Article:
US Catholic Faith in Real Life

Good food does good

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When I think of the Food Network and its celebrity chefs (love them as I may), I think of lobster, cavier, and pate; dainty servings with bold flavors; and restaurant checks the size of my paycheck. Watching the Food Network is one of my primary forms of entertainment, and being a judge on Iron Chef America is one of my dreams.

So I was surprised by the show that followed a particularly scrumptous Thanksgiving battle of Iron Chef America last night: The Chef Jeff Project seemed to echo yesterday's gospel.

Chef Jeff, once a big-time crack dealer, found his passion for cooking in jail. He credits food for saving his life. He became the first African American to run the kitchen at the Bellagio Hotel in Las Vegas and now he is owns his own  catering company, Posh Urban Cuisine. But he does not try to hide the fact that he's an ex-con, sharing his story in prisons and with at-risk youth.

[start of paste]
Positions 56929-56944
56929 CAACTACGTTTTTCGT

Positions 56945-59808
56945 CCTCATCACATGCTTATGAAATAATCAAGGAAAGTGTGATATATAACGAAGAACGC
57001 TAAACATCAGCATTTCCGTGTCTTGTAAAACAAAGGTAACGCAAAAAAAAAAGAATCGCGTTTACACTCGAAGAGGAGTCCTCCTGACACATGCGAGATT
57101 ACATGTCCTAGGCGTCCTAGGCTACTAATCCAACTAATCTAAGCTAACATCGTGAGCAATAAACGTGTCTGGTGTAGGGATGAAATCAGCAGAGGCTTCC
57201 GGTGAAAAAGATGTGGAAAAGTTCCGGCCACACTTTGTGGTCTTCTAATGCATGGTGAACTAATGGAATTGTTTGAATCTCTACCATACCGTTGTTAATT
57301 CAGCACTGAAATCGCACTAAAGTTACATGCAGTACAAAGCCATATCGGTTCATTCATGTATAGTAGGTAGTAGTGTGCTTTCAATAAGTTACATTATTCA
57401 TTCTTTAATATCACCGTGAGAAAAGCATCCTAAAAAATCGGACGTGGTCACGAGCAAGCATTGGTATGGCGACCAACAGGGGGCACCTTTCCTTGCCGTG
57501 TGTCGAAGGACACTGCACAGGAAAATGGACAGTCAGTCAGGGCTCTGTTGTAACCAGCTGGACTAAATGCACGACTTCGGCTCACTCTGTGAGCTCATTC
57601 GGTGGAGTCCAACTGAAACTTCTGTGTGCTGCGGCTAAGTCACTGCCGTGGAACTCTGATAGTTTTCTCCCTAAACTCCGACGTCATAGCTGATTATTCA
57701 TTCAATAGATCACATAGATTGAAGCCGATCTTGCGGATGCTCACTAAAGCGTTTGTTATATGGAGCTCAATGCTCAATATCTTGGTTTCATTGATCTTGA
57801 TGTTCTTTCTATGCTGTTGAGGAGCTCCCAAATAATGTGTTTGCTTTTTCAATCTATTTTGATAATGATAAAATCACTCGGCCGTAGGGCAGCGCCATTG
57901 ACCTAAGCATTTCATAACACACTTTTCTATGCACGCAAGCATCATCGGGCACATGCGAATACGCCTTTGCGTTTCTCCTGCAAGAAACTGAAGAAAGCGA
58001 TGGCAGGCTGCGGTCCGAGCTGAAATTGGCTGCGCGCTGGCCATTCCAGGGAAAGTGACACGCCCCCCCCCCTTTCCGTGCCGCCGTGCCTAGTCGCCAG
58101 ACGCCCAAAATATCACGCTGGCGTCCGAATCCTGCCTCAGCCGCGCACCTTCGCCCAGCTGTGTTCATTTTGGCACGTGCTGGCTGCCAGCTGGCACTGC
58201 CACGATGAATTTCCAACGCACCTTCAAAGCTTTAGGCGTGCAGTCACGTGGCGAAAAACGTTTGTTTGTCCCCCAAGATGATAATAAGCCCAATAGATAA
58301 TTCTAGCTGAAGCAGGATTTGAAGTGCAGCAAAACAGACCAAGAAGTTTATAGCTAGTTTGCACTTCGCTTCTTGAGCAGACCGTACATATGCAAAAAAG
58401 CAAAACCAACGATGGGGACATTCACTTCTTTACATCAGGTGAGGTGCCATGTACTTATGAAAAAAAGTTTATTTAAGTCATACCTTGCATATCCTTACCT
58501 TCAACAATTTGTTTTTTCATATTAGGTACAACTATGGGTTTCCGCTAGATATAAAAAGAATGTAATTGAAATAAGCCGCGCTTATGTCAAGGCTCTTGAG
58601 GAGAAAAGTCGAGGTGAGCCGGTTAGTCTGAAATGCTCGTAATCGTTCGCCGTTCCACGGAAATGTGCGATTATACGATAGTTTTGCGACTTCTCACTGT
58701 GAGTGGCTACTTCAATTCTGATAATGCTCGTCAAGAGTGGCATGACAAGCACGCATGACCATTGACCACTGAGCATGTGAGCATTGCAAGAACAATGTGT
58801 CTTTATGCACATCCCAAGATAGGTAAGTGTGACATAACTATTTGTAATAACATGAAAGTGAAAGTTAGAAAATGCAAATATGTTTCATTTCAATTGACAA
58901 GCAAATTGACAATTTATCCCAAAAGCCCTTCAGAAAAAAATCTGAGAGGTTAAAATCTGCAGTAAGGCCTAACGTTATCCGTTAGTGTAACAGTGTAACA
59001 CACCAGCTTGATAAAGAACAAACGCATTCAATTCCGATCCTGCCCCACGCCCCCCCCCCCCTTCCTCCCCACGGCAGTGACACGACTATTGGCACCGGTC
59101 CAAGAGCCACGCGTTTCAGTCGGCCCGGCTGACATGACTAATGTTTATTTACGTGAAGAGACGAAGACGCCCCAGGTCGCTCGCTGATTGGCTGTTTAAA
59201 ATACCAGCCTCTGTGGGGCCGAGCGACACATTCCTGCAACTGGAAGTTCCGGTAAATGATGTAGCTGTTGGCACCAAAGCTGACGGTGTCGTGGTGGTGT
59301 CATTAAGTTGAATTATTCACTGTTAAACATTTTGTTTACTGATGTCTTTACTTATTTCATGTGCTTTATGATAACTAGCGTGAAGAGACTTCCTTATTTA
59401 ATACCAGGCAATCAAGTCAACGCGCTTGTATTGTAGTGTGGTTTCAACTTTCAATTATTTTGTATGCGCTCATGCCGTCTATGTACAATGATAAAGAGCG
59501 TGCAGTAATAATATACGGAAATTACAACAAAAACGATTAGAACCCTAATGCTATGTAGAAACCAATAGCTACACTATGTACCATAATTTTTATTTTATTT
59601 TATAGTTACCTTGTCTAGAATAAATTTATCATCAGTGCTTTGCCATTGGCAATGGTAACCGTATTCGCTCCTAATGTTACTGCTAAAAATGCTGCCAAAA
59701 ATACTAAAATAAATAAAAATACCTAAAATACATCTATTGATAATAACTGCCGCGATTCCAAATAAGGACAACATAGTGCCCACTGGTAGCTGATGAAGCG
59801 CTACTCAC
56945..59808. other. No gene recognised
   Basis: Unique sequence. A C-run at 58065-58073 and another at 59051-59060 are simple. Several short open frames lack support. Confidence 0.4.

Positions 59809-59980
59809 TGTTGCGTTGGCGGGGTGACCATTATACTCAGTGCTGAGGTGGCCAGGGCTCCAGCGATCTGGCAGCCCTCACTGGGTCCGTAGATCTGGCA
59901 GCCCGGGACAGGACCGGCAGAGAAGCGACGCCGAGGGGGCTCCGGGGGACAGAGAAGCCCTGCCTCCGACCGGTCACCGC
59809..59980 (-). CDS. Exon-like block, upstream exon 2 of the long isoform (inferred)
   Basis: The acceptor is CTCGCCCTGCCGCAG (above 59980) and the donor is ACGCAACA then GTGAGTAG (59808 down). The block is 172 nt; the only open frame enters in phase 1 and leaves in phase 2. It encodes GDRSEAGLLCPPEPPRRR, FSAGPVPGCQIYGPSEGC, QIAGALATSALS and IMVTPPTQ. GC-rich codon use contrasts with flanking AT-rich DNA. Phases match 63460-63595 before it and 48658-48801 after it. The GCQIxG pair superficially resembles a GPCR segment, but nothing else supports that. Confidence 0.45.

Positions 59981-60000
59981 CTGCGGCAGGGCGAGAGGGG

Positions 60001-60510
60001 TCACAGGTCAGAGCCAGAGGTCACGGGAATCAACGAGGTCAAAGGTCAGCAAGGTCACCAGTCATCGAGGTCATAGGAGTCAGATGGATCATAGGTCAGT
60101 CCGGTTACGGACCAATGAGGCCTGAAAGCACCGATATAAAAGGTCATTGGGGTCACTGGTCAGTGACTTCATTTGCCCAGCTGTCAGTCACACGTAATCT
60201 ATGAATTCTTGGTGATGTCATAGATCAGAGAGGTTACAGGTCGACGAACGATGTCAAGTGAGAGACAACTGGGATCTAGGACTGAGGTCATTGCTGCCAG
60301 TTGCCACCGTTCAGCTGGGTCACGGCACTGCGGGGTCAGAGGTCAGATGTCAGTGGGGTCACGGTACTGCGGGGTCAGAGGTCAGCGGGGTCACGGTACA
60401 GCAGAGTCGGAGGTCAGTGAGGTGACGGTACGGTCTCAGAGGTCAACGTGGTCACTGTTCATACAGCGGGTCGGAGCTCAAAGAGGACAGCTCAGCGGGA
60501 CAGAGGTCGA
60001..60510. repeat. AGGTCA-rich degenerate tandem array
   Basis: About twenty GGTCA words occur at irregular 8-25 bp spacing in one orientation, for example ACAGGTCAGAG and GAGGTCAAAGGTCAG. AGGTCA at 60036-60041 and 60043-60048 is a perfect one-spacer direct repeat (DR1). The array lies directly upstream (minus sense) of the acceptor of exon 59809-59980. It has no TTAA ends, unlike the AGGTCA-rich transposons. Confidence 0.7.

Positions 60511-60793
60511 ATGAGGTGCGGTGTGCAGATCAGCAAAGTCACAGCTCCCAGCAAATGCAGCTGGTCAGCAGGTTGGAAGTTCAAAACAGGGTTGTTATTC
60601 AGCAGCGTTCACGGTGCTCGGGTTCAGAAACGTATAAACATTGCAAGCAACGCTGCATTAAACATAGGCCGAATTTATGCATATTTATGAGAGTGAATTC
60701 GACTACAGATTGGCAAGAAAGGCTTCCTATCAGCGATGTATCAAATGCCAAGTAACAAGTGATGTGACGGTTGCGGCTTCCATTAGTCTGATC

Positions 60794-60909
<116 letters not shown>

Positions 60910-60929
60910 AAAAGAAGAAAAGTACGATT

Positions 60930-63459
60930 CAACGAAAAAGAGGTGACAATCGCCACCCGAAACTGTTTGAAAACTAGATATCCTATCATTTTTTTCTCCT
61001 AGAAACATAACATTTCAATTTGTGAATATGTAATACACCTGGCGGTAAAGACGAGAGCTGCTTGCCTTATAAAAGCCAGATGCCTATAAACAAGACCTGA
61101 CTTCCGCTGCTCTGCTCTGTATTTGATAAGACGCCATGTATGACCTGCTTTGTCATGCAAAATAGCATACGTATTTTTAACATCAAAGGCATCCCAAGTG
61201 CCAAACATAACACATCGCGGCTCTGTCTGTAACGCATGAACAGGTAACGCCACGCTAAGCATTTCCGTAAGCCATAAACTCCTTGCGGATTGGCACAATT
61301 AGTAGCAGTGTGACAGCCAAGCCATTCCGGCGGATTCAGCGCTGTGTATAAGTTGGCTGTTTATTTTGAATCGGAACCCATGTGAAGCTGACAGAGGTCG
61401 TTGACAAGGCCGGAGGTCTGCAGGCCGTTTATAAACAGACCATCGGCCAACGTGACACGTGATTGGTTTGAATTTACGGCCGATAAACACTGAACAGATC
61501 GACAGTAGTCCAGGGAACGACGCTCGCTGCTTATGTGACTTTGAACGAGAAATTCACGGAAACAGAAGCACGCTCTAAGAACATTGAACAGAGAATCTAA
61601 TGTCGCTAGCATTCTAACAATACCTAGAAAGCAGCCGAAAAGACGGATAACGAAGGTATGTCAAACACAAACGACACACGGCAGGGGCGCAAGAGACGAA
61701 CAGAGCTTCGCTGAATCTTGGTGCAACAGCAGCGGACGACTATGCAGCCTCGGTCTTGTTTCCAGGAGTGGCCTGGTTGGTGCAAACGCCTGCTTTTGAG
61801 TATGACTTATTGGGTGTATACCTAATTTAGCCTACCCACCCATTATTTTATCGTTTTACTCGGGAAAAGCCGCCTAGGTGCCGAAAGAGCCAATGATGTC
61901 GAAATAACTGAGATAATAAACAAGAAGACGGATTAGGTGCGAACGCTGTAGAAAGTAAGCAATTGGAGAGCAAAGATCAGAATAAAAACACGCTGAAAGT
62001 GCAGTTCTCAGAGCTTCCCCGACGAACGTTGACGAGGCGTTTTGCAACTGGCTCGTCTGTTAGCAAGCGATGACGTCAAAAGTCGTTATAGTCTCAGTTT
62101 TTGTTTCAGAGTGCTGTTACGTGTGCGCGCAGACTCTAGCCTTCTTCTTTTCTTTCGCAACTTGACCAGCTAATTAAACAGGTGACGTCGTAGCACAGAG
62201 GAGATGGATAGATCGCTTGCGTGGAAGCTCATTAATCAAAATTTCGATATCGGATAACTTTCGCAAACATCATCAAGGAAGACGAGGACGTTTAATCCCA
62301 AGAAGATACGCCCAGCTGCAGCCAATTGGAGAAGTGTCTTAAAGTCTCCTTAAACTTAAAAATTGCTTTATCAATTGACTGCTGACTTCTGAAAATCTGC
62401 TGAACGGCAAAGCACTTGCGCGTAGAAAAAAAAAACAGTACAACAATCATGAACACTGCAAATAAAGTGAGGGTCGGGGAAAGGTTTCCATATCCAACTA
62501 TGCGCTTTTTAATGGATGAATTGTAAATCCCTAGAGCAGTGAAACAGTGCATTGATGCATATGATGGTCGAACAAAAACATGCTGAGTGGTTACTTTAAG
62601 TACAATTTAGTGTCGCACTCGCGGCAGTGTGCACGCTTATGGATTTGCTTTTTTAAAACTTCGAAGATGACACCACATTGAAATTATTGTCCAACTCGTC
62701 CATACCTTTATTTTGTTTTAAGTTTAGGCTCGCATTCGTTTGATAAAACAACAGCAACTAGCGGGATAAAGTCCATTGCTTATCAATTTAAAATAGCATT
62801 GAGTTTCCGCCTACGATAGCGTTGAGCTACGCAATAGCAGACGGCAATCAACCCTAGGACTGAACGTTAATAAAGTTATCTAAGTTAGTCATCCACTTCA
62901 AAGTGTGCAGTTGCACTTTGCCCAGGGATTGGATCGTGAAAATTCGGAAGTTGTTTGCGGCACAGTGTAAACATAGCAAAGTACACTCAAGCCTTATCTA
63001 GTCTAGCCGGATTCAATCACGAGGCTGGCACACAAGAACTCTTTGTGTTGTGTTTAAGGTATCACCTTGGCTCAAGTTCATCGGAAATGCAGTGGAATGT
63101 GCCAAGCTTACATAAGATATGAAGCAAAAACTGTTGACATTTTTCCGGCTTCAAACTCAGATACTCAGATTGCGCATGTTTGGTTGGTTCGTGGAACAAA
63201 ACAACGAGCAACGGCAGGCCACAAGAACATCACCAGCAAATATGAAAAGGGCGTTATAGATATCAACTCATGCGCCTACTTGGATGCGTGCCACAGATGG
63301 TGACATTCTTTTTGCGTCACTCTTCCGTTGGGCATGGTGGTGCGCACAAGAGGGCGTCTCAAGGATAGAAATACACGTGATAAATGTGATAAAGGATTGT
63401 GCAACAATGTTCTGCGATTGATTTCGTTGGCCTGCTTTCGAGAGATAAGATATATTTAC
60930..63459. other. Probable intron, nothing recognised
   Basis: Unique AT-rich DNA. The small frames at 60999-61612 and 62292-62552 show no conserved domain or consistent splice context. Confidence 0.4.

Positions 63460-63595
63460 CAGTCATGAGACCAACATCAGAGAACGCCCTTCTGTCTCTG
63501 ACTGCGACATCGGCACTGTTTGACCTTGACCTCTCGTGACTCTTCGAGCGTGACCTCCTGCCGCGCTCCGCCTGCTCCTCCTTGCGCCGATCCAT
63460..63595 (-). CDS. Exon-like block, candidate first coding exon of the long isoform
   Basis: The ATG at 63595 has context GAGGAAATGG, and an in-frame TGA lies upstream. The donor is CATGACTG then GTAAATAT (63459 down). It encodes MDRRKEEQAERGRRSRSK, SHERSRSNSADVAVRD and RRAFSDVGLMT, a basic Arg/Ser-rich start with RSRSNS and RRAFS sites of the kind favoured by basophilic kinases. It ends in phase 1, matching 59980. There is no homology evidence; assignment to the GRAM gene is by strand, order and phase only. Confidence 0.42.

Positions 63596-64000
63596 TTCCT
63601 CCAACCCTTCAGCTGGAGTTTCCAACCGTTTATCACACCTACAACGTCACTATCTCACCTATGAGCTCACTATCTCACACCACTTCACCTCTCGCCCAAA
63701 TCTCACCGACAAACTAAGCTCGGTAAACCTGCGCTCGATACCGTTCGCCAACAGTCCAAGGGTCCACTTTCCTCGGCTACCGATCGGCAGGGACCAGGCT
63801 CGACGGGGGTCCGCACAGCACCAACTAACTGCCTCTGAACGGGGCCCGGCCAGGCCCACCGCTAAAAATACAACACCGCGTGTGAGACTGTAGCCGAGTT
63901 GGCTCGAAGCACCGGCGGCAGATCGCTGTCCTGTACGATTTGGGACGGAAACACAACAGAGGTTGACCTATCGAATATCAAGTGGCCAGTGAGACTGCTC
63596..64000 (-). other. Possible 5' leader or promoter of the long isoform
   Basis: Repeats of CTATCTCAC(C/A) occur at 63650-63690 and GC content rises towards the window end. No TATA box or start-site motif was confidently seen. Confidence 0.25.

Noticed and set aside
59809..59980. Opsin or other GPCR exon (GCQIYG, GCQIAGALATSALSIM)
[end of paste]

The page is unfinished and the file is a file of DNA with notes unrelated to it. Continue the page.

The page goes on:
The goal of his TV show is best summed up by Chef Jeff himself to the six young people he's trying to help: "This is a culinary and life skills boot camp. I take my work very seriously. I take food very seriously. I'm going to be your preacher, your chef, your father, because I'm going to bring y'all the knowledge that's going to help y'all get out of the situation you're in." (See the "Meet Chef Jeff" video.)

Unfortunately, last night was the first show I saw and it was the season finale, but all six of his "contestants"--drug dealers, gang bangers, former addicts--earned scholarships to The International Culinary Schools at The Art Institutes. But a scholarship wasn't all they needed. Chef Jeff also taught them work ethic, confidence, communication, and leadership. From clips from earlier in the season, it sounds like he really transformed all of their lives.

I don't care if Chef Jeff is a man of faith or not, he's doing the work of God. I hope that he continues to do so, that his young protege really do make it, that the Food Network continues to support him, and that we viewers are inspired to use our own talents to help others.